You will admit that architectural styles have evolved over the decades. Terrace houses were trendy in the 1970s, Aerys houses were common during the Second World War when materials for construction were scarce (the National Archives in Kew, London, houses all the records of houses bombed during that period. You can also see the list online instead of physically going there).

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Edwardian and Victorian styles of architecture are much older, dating to the 19th century. You may pick up hints from the design of your humble doorknob or how your roof is designed.

Consult a professional architect if you aren’t sure of what style of building your house is. You can also check charts or use illustrations online. If your home has not been completely renovated, you may find some clues about the age of your house.

Check the attic. Sometimes the date of construction of a building is engraved on the walls. Sometimes, support beams and pipes have the year they were installed etched on them. You may find some information in the unlikeliest of places such as your toilet tank. You can find the manufacturing date stamped on the inner side of the toilet tank cover.

Fire insurance maps can also be very informative and some date as far back as 1870. Your house may be included in one of them. And if not, you can estimate how old your home is by matching the materials used in its initial construction to that of houses on the map.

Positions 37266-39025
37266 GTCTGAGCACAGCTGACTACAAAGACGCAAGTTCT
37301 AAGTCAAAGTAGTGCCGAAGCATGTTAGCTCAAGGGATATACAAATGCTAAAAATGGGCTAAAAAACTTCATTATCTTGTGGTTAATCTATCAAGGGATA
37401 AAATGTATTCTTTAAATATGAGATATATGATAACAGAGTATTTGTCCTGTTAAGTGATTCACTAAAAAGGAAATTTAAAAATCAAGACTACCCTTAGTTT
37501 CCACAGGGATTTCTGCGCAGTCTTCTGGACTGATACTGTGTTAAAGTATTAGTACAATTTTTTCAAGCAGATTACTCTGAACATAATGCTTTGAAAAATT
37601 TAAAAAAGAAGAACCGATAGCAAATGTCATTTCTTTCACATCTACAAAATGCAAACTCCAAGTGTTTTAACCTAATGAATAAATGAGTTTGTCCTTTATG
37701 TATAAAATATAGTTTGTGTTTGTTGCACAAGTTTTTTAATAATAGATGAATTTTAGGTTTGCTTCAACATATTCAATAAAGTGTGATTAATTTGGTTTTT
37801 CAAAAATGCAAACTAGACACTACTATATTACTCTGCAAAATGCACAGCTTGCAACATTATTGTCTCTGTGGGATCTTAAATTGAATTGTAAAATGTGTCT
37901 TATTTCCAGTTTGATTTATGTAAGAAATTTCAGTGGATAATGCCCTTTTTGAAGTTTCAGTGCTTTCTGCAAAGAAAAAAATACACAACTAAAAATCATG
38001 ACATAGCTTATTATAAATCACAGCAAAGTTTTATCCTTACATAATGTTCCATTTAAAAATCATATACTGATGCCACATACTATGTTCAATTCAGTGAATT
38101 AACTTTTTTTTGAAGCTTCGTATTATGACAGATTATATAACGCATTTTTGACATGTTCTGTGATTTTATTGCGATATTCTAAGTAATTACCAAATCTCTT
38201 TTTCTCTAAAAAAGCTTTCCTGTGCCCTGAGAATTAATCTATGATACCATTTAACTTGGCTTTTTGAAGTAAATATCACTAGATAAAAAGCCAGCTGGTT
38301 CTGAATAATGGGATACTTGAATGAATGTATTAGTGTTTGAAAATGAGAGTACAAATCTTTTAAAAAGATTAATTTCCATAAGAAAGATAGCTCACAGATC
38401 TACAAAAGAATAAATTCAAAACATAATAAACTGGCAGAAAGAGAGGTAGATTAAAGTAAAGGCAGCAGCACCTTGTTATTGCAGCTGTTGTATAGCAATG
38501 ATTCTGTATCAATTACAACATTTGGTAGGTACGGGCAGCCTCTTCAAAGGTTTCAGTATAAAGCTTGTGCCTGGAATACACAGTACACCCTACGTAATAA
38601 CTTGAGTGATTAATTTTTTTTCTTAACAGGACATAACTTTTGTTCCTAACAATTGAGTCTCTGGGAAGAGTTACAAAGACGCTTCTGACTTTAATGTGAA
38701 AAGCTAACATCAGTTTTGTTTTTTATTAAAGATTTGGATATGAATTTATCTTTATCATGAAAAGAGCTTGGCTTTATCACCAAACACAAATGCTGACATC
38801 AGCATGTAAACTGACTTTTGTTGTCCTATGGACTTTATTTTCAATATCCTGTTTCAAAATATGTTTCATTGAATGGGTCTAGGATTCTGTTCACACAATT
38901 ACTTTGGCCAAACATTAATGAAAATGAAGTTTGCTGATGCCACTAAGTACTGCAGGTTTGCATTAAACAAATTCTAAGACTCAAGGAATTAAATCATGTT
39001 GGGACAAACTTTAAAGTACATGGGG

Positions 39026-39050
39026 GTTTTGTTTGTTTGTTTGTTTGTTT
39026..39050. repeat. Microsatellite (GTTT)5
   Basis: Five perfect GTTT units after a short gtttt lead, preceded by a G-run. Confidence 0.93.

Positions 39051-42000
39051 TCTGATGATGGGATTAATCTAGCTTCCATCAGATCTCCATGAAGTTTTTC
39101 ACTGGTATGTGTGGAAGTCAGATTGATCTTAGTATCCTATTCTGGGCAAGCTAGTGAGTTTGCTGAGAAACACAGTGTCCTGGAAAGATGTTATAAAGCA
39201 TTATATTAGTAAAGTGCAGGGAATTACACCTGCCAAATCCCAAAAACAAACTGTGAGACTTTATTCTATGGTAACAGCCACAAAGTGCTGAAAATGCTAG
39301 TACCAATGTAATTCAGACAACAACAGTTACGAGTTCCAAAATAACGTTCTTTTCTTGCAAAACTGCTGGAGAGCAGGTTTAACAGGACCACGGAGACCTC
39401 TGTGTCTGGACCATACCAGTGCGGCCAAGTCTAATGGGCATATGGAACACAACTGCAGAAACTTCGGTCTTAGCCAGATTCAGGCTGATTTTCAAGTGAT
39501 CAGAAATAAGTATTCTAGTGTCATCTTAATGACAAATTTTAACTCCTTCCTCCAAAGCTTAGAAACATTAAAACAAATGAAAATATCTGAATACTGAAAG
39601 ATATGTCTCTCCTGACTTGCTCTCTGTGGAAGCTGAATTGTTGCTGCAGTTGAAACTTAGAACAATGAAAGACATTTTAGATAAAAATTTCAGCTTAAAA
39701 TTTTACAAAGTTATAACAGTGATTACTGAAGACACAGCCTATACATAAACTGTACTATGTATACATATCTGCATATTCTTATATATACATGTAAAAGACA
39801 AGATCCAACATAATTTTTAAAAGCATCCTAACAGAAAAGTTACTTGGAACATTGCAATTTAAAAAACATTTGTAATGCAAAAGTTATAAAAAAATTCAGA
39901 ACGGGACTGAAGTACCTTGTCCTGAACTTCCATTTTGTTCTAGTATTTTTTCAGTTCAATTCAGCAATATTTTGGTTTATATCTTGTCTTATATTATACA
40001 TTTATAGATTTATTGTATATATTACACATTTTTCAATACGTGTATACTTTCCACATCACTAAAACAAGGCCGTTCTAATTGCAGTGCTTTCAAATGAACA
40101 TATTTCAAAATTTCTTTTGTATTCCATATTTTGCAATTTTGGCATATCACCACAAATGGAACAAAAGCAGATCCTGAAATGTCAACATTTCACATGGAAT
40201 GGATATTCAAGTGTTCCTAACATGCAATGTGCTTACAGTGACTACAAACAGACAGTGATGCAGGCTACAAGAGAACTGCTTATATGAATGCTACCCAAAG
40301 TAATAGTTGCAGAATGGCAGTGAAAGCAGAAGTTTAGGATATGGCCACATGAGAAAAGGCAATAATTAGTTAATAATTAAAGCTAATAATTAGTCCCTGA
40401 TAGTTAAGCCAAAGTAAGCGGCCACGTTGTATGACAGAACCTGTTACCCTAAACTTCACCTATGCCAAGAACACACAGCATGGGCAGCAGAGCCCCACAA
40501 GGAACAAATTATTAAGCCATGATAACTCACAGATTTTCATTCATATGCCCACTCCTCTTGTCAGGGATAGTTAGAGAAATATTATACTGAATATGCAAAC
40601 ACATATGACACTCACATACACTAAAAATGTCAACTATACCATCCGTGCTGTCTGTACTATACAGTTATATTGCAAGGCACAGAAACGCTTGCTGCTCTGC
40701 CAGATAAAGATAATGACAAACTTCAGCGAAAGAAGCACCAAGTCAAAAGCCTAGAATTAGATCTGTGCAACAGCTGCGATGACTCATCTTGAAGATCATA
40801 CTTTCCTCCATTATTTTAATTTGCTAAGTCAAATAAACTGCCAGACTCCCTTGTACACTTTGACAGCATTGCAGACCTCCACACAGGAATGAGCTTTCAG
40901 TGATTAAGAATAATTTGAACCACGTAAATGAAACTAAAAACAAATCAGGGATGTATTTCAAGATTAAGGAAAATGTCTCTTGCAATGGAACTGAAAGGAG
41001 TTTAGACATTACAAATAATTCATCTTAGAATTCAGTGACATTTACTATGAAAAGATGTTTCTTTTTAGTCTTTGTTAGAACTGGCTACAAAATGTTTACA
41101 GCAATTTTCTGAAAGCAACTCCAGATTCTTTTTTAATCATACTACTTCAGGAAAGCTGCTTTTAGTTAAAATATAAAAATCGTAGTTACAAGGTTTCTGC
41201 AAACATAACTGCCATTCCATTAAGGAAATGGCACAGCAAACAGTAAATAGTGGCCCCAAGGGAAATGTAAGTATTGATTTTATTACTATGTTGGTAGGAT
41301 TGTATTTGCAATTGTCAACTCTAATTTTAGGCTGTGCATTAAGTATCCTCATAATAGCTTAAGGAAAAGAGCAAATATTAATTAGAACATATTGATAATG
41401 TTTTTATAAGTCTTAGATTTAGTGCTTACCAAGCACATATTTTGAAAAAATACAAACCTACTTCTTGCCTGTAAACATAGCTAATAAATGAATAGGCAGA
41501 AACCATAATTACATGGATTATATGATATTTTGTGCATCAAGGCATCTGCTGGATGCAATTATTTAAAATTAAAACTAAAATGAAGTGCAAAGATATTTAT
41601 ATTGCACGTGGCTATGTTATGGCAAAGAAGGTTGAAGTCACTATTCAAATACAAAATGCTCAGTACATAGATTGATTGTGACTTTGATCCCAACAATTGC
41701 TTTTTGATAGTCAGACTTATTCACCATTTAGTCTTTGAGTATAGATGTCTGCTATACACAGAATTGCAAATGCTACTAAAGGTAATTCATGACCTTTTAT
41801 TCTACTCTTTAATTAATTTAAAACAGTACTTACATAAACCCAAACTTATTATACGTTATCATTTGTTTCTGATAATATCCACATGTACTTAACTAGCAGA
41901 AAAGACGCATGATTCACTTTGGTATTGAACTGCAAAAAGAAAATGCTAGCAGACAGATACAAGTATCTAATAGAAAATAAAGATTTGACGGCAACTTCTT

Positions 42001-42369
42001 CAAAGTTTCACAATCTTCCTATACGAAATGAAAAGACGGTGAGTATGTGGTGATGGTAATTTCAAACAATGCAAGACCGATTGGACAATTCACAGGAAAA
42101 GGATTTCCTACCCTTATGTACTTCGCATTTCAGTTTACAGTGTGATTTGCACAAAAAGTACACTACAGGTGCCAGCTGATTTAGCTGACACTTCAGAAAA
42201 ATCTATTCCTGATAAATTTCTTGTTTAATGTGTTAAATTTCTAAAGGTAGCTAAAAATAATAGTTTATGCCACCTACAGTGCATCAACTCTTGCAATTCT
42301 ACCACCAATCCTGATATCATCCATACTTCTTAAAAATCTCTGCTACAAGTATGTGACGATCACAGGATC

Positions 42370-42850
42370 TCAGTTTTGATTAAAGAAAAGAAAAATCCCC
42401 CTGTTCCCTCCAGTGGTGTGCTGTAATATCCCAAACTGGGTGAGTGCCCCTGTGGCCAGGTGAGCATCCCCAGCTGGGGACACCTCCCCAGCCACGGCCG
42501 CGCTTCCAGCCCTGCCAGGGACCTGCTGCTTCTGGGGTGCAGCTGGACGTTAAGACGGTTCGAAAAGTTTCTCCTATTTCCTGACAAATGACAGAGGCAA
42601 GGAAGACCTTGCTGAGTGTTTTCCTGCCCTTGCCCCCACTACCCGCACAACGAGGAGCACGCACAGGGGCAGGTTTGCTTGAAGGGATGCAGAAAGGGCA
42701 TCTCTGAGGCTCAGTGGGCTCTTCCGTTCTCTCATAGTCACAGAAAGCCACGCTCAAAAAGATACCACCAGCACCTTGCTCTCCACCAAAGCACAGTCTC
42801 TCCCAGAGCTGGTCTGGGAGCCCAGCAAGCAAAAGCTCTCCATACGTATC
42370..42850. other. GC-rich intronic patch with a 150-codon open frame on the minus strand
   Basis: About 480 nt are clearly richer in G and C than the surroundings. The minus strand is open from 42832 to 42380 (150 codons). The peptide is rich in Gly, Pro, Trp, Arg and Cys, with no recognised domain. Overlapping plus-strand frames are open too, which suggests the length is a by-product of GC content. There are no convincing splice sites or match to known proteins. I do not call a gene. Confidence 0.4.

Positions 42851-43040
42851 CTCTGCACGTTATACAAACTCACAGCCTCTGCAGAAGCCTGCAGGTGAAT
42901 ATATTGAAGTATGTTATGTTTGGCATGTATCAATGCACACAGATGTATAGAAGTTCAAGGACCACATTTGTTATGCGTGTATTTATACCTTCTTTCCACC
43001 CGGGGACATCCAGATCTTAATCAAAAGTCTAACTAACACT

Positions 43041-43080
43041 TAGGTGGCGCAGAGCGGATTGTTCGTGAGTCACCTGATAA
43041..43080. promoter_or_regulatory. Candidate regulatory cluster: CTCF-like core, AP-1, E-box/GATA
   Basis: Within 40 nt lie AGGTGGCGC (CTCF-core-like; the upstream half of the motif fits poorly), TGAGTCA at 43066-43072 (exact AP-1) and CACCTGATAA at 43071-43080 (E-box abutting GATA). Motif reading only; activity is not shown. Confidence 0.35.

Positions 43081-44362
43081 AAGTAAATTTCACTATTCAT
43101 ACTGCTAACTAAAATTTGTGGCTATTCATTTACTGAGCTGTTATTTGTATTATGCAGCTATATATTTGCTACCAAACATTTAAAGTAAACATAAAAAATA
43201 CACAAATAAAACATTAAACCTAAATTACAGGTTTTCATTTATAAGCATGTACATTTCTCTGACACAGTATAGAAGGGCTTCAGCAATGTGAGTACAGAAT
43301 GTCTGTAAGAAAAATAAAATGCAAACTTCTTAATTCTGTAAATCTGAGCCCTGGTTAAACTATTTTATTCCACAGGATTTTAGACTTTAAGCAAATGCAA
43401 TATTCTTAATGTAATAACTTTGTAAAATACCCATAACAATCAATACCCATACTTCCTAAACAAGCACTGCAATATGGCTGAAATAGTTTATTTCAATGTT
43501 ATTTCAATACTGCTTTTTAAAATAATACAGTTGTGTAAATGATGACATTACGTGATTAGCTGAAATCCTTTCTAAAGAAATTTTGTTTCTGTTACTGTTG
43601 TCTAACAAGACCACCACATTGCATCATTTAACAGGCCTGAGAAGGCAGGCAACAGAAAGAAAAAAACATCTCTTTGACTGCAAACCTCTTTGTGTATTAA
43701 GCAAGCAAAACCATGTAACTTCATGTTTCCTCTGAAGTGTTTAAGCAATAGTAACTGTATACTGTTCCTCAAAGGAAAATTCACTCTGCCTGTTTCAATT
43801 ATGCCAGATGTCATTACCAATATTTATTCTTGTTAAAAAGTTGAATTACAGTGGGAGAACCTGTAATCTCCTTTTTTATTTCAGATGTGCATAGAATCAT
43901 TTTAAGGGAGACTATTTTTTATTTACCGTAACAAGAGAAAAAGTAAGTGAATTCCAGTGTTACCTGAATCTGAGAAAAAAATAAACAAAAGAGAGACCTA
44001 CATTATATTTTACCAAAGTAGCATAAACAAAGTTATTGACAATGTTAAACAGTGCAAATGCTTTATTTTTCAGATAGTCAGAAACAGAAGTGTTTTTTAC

• Check tax records


Checking your property tax records may save you the stress of carrying out further investigation. Don’t rejoice yet, this method is not 100% guaranteed, but it is worth a shot. If all the records have been carefully maintained, it should contain the name of all the previous owners of your property. It also includes all the assessed values for your property from every year.

Check for any sudden change in the valuation. It may indicate the construction of a house (probably yours) or its renovation.

  • Visit the county clerk’s office

You’ll want to get three documents from the office: the tract index, the Registrar of Deeds and the grantor-grantee index. These documents contain a list of all the transactions involving your property, including names of previous owners and other details.

  • Talk to your neighbours

This may be the easiest solution to finding out the age of your home. You may have a similar home design as one of your neighbours showing that they were built in the same era. The houses in your locality may also all have been built at the same time with the same stock plan. So, ask around.

In conclusion

Now that you have been equipped with ways to find out how old your property is, let us talk about building and remodelling. You have probably thought of renovating your home, haven’t you? Maybe you are thinking of building your dream flat, do not worry, you are covered.

Located in Essex, Castle Point Construction offers professional and reliable building services that will put a smile on your face. You can trust us. Contact us today, and we won’t let you down.

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When Was My House Built UK